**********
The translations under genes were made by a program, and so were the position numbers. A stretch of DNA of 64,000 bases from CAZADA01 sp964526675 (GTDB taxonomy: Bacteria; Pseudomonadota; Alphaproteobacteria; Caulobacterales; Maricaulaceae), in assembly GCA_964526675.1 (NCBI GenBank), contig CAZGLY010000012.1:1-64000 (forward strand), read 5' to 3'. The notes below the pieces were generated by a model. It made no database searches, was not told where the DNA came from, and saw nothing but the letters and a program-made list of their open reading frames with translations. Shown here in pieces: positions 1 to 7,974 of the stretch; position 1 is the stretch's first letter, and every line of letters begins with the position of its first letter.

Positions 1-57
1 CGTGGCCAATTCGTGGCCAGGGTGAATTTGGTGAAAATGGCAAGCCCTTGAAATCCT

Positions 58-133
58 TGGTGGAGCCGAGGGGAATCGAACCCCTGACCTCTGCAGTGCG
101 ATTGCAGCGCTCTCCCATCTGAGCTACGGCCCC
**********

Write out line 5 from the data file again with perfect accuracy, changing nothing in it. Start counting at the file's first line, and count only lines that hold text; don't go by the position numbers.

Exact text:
58 TGGTGGAGCCGAGGGGAATCGAACCCCTGACCTCTGCAGTGCG